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12:00 PM   [21 Apr 2019 | Sunday]

The Cross and Success

 Did you make a decision for Christ? Okay, what does that mean to you? What does that decision entail? Paradigms and choices are connected to the decision. Half-hearted decisions do not make people disciples; although, that may entitle them to call themselves “Christian.” At least in their view. When a true blue decision is made, change takes place. The level of commitment goes up. As a believer, how committed are you? Are you willing to change your way of thinking to conform to His?

Improvements come with thinking differently, and one of those areas of thinking pertains to living well. In other words, some have yet to grant themselves permission to succeed in life. Even though Jesus gave them a new beginning, a fresh start, they don’t live like it. Why? Their thinking hasn’t changed. Granting yourself permission to succeed is connected to worthiness. Why did Jesus die on the Cross and resurrect from the dead? To make you worthy of a new life in which you are reconciled to God. He paid the Ultimate Price for you, making you worthy! That eliminates the “I’m not worthy” garbage. Of course, we all must allow Him to define abundance and success. One thing abundance is not is fear, discontentment and the like. Moreover, it does not embrace loneliness nor encourage neediness. It has no room for self-disdain. On the contrary, it not only calls for loving others, it calls you to love yourself as God loves you. Since, Jesus paid the price, He is worthy of your success in life.

   A number of people stay broke because of their choice to remain so. It’s called self-imposed poverty. Because of their thought process, they make decisions that lead them to lack. God is not keeping them down, nor is anyone else. It’s them! As long as they believe they cannot succeed, they will not succeed. What you believe to be true influences your thoughts and actions. Ask yourself this question: did Jesus die in order to keep me down? As ludicrous as that may sound, some actually believe God is punishing them; even though, Jesus came to save them from destruction and give them abundant life. John 10:10 The thief cometh not, but for to steal, and to kill, and to destroy: I am come that they might have life, and that they might have it more abundantly. If I decide to slam my arm in a car door, I hurt myself. God didn’t do that to me, nor did He make me. It was my choice. If I act terribly toward others, and they avoid me as a result, I caused it. God’s not punishing me; I’m punishing myself.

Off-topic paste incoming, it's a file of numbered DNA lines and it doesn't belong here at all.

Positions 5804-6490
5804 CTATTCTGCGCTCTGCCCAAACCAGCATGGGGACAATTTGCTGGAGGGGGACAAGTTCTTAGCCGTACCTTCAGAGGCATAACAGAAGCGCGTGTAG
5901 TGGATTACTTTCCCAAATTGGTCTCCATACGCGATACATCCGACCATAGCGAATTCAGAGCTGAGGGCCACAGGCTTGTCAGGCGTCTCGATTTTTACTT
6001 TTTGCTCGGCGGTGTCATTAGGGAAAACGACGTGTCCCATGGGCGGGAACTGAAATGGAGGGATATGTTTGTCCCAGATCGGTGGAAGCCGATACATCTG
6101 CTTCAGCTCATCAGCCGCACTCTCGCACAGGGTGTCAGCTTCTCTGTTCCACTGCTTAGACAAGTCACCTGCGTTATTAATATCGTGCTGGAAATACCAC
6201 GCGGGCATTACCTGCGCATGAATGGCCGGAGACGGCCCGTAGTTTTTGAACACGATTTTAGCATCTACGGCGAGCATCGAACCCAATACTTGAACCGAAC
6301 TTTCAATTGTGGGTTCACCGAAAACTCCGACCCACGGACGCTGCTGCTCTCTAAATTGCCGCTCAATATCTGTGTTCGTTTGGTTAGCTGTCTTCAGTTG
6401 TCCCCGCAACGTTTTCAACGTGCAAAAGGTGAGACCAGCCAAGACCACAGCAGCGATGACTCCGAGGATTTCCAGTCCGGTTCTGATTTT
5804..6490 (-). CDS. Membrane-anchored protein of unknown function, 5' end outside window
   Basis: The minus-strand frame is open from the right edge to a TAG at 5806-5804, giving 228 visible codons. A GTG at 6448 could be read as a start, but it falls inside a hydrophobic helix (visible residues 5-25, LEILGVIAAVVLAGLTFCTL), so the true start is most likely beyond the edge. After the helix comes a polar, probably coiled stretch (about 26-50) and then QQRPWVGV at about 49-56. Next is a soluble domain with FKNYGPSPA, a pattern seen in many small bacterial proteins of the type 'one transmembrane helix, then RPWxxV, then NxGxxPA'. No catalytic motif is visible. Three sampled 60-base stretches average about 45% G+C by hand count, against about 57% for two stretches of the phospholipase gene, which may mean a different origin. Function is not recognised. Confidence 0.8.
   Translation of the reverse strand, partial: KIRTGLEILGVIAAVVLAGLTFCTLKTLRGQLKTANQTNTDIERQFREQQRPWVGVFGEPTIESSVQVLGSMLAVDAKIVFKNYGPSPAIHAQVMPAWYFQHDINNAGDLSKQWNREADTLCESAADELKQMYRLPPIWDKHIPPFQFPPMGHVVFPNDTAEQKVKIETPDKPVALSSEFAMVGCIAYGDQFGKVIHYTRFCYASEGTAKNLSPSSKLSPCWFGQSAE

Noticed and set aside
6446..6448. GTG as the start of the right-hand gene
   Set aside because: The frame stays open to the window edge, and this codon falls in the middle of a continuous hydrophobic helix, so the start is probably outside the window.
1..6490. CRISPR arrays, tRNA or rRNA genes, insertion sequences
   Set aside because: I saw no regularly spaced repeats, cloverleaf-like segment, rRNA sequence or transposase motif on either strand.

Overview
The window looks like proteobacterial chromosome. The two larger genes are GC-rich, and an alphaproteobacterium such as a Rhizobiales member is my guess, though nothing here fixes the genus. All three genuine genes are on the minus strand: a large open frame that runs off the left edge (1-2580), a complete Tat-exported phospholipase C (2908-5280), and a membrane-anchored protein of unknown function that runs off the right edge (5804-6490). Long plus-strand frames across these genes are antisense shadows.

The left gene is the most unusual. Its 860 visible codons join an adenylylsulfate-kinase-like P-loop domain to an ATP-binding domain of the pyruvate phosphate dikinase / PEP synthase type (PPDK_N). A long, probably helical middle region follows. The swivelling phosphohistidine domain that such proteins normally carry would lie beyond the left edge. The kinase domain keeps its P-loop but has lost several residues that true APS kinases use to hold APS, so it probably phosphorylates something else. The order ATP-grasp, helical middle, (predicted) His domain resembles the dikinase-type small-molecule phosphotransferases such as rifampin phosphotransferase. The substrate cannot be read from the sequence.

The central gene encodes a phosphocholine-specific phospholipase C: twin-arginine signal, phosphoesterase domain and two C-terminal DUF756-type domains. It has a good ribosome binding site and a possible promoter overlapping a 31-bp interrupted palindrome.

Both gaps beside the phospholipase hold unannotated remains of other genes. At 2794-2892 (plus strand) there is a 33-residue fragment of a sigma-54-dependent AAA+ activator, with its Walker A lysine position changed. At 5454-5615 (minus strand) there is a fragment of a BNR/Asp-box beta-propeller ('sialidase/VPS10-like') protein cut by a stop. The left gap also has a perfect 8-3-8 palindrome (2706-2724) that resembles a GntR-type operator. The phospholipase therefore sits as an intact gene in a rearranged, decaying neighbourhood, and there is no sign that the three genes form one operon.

What narratives do you believe concerning yourself? Where did they come from? How do they stack up with the Word of God? Do they contradict what He says and how feels about you? While this is not about getting rich, there is something to consider in relation to wealth. Paul makes a very interesting statement in the book of Philippians.

   I know how to get along with humble means, and I also know how to live in prosperity; in any and every circumstance I have learned the secret of being filled and going hungry, both of having abundance and suffering need (Philippians 4:12-13, NASB)

It seems by and large, many believers are prepared to suffer need, but how many are ready to be content with abundance and prosperity? Neither of these conditions are sinful; however, it is not a mandate to live in either one. The context is being content where ever you may find yourself. Again, the issue is not money itself. But having said that, can you do more with little money or having much of it? Another aspect of abundant living isn’t necessarily the amount of resources you have at your disposal; it’s how resourceful you are with what you do have. Generally speaking, those who self-sabotage are not very resourceful. They tend to lose or destroy what little they may have. God has given believers abilities beyond their natural capacity. There are reasons for this. How much more effective could they be for the Kingdom if they would stop holding themselves down. The Cross of Christ opened a door for you to make better decisions and choices. If you don’t believe that, answer this question: why would we be told to ask God for wisdom if we lacked it (see James 1:6). Why would He give people the ability to get wealth, if He didn’t want them to have it (see Deuteronomy 8:18)? Going further, what’s grace all about? Jesus is worthy of your success, whatever that looks like!

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